Are you going to GreenBuild 2012?
If so, you’ll be in good company. The 11th annual gathering of all those involved in ‘building green’ into the national fabric looks set to be the biggest yet – with 35,000 architects, facility managers, educators and green innovators expected to talk, walk and network their way around the Moscone Convention Center (LEED Gold certified of course).
After last year’s excursion north of the border (up to Canada’s Toronto), GreenBuild 2012 finds itself heading west, to what many consider the spiritual home of the green economy and environmentally-sensitive building – California’s Bay Area. Both innovator and leader, San Fransisco’s downtown area now has over a third of its commercial stock certified to LEED standard, or the equivalent.
Running from the 12th to the 16th of November (with the Expo open on the 14th and 15th), Greenbuild 2012 will be offering up the usual mix of exhibitions, educational opportunities, first-class speakers, exemplary eco-building tours and the chance to hook into the latest happenings on the green building scene. Two complementary conferences are planned, the National Affordable Green Homes & Sustainable Communities Summit, which seeks a sustainability that is fully socially-inclusive; and VERGE, the green-ideas-festival looking to catalyze a radical urban transformation.
An emerging new trend among attorneys is appending “LEED AP” to the “JD” already behind their name. The acronym stands for “Leadership in Energy and Environmental Design Accredited Professional”, and a LEED AP is an individual who is certified by the Green Building Certification Institute as having demonstrated expert knowledge of green buildings and the LEED rating systems.
Colleges and universities are in a particularly advantageous position to foster sustainability in the short and long term. Their decisions regarding energy, transportation, construction and operations can have real effects on the surrounding community, and collectively, the nation as a whole. Moreover, the inclusion of sustainability in the curriculum and activities of students will help shape a more eco-conscious society as we move forward. There are many different metrics that can be used to define sustainability, but in terms of resource efficiency and human health, LEED certified buildings can serve as a good measuring stick for a school’s commitment to sustainability. In no particular order, here are 10 universities that have demonstrated a willingness to be leaders in the field.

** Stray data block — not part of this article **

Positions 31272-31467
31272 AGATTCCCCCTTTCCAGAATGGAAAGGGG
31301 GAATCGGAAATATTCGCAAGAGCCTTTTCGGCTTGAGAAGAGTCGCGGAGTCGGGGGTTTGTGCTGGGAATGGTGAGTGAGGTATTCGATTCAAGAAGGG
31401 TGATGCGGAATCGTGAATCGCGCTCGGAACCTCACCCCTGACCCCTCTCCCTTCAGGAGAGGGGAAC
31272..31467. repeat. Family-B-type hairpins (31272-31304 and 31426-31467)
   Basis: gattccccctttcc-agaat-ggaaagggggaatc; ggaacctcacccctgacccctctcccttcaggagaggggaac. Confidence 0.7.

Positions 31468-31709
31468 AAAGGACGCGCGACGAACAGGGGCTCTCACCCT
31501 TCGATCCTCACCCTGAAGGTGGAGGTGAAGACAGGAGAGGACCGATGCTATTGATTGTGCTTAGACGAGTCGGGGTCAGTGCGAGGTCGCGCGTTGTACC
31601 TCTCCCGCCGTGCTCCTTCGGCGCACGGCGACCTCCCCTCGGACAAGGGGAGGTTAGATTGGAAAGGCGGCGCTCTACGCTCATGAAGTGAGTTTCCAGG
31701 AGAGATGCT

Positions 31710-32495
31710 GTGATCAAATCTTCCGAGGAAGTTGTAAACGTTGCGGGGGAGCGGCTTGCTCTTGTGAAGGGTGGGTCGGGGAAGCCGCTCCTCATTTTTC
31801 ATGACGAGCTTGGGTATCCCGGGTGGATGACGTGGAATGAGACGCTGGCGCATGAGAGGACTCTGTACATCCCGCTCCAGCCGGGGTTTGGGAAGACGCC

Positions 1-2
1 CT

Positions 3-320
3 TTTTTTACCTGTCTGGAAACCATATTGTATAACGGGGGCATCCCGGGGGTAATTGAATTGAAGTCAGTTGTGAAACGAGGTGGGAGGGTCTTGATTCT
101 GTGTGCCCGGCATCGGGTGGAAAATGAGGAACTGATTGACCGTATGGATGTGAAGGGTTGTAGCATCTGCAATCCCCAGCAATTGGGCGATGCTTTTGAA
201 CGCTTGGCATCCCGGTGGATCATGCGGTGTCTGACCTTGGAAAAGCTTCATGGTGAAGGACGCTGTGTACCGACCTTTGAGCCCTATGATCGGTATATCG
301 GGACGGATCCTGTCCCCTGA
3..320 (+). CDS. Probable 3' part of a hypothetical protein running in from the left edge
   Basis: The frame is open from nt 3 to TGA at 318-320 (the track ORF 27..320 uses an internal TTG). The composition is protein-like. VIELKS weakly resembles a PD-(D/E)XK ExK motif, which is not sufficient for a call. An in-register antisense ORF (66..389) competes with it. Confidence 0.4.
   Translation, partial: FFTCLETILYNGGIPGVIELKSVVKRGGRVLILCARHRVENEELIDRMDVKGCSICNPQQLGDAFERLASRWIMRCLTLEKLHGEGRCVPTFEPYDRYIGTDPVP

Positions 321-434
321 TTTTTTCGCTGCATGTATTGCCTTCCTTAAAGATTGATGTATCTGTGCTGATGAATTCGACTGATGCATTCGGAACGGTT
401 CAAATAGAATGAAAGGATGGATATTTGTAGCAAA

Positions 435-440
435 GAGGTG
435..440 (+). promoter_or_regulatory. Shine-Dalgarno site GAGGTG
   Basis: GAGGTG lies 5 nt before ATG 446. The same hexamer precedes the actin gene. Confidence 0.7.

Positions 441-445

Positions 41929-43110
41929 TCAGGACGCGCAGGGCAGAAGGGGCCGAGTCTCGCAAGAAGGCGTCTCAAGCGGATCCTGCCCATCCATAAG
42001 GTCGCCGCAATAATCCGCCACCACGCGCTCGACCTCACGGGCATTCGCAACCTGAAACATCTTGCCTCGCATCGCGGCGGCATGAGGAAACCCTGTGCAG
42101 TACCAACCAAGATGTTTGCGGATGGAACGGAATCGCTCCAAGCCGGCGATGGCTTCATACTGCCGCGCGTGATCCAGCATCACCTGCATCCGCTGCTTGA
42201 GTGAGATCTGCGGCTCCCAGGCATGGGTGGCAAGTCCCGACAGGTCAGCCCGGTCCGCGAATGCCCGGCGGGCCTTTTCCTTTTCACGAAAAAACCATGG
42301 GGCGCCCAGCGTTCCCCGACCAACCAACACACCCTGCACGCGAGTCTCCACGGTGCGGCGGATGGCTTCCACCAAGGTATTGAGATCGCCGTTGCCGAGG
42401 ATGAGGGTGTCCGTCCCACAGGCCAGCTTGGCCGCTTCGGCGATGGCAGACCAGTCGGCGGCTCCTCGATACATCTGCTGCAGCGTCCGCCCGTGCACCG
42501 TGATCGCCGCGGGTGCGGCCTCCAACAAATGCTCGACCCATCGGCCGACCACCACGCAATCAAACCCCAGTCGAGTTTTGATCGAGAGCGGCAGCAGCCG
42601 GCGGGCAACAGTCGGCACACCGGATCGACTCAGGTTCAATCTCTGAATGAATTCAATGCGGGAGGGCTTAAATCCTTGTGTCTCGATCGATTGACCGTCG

California Polytechnic State University
– Cal Poly is a leader in curriculum focused on sustainability; they currently offer over 170 courses with an emphasis on sustainability. In addition to educating the next generation of sustainable experts, they have made a strong commitment to LEED for their own campus. All new facilities are designed to be equivalent to a LEED Certified level of sustainability, with the goal of each project achieving LEED Silver or higher. Cal Poly was awarded LEED Silver certification for their Faculty Office East building in 2008 and LEED Gold certification for their Poly Canyon Village student housing in 2009, resulting in over 25% of the campus square footage being LEED certified. Moreover, the Poly Canyon Village project diverted 94% of the non-hazardous construction and demolition waste from landfills.
Total Number of LEED Certified Buildings – 11
Combined Square Footage LEED Certified – 1,425,794 sq. feet (25% of total area)
From lawyers who now need to demonstrate a working knowledge of LEED to handle specific cases, to those in the hospitality industry who need to speak coherently about the green features of their hotel or resort, those in non-technical industries are looking to be LEED accredited and often don’t know where to start. In addition, as LEED solidifies itself in the global green building market, more technical industries, such as HVAC, electricians and plumbers are looking to become LEED accredited.
So let’s start from square one. What is LEED Certification?
Looking for a simple, cost-effective way to provide yourself and your employees enhanced working conditions and better light quality, while improving energy efficiency for your company? Why not upgrade your existing lighting fixtures with more efficient models? It’s one of the easiest projects available to reduce energy consumption.
In January of this year, the U.S. Dept. of Energy (DOE) published its 2010 U.S. Lighting Market Characterization report, which showed that at the end of 2010 there were 941 million T12 lamps in use, with 410.5 million of these present in commercial buildings. T12 lamps are quite inefficient, and homes and businesses could benefit greatly by replacing them with T8 lamps and ballasts. In fact, the approximate savings per year in energy when retrofitting these T12 lamps with the more efficient models would be $1.52 billion per year, with energy and cost savings of approximately 30 percent.